United States District Court, S.D. New York
OPINION AND ORDER
J. PAUL OETKENl, District Judge.
Plaintiff O'Neal Woods brings this action against Defendant the District Council for New York City and Vicinity of the United Brotherhood of Carpenters and Joiners of America ("DC"), alleging violations of Sections 101(a)(5), 102, and 609 of the Labor-Management Reporting and Disclosure Act of 1959 ("LMRDA"), 29 U.S.C. §§ 41 l(a)(5), 412, 529; Section 301 of the Labor Management Relations Act ("LMRA"), 29 U.S.C. § 185; Section 8(a)(4) of the National Labor Relations Act ("NLRA"), 29 U.S.C. § 158(a)(4); and his contract with DC. DC moves to dismiss the Complaint under Federal Rule of Civil Procedure 12(b)(6). For the reasons that follow, DC's motion is granted.
On December 5, 2011, Woods, then a member of DC, was criminally charged in New York state court with assault in the first and second degrees. (Dkt. No. 1, Complaint ¶¶ 36-37.) Because the assault charges arose from an incident that took place while Woods was on the job-one of his DC Brothers alleged that Woods "stabbed, cut, and physically battered" him- Woods also received a notice of internal union disciplinary charges. (¶¶ 38-39 (alterations omitted).) He pleaded not guilty to the criminal charges and to the union's allegations.
DC, pursuant to its constitution, convened a Trial Committee and scheduled a hearing on the disciplinary charges. The hearing took place on April 12, 2012, while the criminal charges were still pending. Accordingly, Woods's counsel (also his counsel here), requested that the hearing be postponed so that Woods could attend the hearing without prejudicing himself in the criminal proceeding. (¶¶ 42-43.) The head of the Trial Committee, Chairman Mack, denied that request. (¶¶ 46-47.) Mack held that Woods had no right to be free from self-incrimination in the disciplinary proceeding and that if he attended he would be called to testify. ( Id. ) Woods's counsel argued that his client was forced into a dilemma. Either he could forfeit his rights as a union member or he could forfeit his rights as a criminal defendant. Counsel vigorously objected to his client being forced into this dilemma and urged Mack to postpone the hearing. Nonetheless, Mack proceeded with the hearing. Woods was found guilty by a jury of union members, expelled from the union, and fined $50, 000. (¶¶ 50-51.)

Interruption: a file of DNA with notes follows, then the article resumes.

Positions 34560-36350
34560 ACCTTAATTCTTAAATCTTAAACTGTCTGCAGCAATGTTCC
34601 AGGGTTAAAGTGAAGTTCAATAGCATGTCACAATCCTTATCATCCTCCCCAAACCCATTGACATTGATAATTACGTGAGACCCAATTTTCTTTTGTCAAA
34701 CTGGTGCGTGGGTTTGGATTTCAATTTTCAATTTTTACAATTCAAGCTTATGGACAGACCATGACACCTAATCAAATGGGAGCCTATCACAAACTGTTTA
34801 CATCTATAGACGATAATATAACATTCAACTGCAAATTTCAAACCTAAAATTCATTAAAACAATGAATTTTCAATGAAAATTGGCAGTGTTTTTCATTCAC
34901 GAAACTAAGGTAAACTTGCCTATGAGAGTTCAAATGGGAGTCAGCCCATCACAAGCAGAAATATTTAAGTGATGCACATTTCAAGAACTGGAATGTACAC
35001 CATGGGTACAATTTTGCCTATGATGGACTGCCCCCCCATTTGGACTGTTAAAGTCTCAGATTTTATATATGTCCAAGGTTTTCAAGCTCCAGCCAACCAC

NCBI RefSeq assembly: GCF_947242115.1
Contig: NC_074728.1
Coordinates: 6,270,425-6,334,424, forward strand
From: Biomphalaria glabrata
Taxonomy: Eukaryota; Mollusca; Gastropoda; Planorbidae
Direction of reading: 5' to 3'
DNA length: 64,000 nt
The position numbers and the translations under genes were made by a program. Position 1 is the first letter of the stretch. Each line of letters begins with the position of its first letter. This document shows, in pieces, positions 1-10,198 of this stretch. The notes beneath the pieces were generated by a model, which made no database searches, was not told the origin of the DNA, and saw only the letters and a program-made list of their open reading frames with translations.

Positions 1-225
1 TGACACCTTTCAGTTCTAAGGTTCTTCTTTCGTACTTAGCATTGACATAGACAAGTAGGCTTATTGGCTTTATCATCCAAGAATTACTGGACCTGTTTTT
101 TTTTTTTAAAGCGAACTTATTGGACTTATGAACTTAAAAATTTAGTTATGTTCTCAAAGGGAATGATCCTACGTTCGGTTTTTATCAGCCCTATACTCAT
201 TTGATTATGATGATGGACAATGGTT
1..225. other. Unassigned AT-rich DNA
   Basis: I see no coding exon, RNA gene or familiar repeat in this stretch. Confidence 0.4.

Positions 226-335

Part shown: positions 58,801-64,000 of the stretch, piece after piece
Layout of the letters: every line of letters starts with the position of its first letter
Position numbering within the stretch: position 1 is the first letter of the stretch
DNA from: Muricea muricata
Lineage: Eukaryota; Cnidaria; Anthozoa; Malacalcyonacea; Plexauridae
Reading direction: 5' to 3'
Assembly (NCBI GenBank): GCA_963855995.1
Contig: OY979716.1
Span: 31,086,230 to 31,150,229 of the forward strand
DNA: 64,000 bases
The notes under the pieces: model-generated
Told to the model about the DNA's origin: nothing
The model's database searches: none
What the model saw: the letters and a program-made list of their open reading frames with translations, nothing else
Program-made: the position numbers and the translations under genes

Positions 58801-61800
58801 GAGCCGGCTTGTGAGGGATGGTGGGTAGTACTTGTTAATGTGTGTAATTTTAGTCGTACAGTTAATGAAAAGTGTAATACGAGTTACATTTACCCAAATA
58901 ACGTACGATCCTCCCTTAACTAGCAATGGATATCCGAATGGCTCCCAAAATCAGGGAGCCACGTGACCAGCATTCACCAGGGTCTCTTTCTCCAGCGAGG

Woods availed himself of the appeals process of the United Brotherhood of Carpenters ("UBC"), DC's parent union. On appeal, DC conceded that "[Mack's] statement that Brother Woods had no right to invoke his privilege against self-incrimination before the Trial Committee was incorrect." (¶ 76 (alterations omitted).) Despite this concession, DC's appellate tribunal affirmed Woods's discipline. Meanwhile, Woods's criminal prosecution continued. He testified at the criminal trial that he acted in self-defense. The jury acquitted him of all charges. (¶¶ 83-84.)
In July 2013, Woods was working a job at Pinnacle Industries II ("Pinnacle"). (¶ 88.) He claims that, in August 2013, he was told that he could not work at Pinnacle because he had been expelled from DC and because he owed DC $50, 000. (¶ 89.) He did not go to work the day after he heard this. (¶ 90.) When he did return to work, he was told that he could not work until he showed his union card. (¶ 91.) The same day, Woods filed an unfair labor practice charge with the National Labor Relations Board ("NLRB"). DC and Woods settled this charge, with DC agreeing to pay Woods back pay, to notify Pinnacle that it did not object to Woods's employment, and to request that Pinnacle remove any references to Woods's discharge from their records.
In May and June 2014, DC referred Woods to two jobs at Tutor Perini Building Corporation ("Tutor"). (¶¶ 102, 110.) At both of these jobs, he was told by various people that there were problems with his union membership and that he could not work. ( See generally ¶¶ 102-25.) As a result of these incidents, Woods filed two more charges with the NLRB. The Complaint does not say what became of these charges.
DC moves to dismiss the Complaint on the grounds that (1) Woods fails to plead an actionable violation of Section 101 of the LMRDA; (2) Woods fails even to allege that DC retaliated against him in violation of Section 609 of the LMRDA; (3) Woods has failed to exhaust his internal union remedies; (4) Woods's claims regarding unfair labor practices are within the exclusive competence of the NLRB; and (5) Woods's state-law claims are completely preempted by federal law.
A. Legal Standard
To survive a motion to dismiss under Rule 12(b)(6), a plaintiff must plead sufficient factual allegations "to state a claim to relief that is plausible on its face." Bell Atl. Corp. v. Twombly, 550 U.S. 544, 570 (2007). A claim is plausible if the well-pleaded factual allegations of the complaint, presumed true, permit the court to "draw the reasonable inference that the defendant is liable for the misconduct alleged." Ashcroft v. Iqbal, 556 U.S. 662, 678 (2009) (citing Twombly, 550 U.S. at 556). "Threadbare recitals of the elements of a cause of action, supported by mere conclusory statements, do not suffice." Id. at 678 (citing Twombly, 550 U.S. at 555). Moreover, "[w]here a complaint pleads facts that are merely consistent with' a defendant's liability, it stops short of the line between possibility and plausibility of entitlement to relief.'" Id. (quoting Twombly, 550 U.S. at 557).
B. Due Process
Woods alleges that his misconduct hearing violated his "due process" rights under Section 101 of the LMRDA, Section 301 of the LMRA, and his contractual rights secured by ...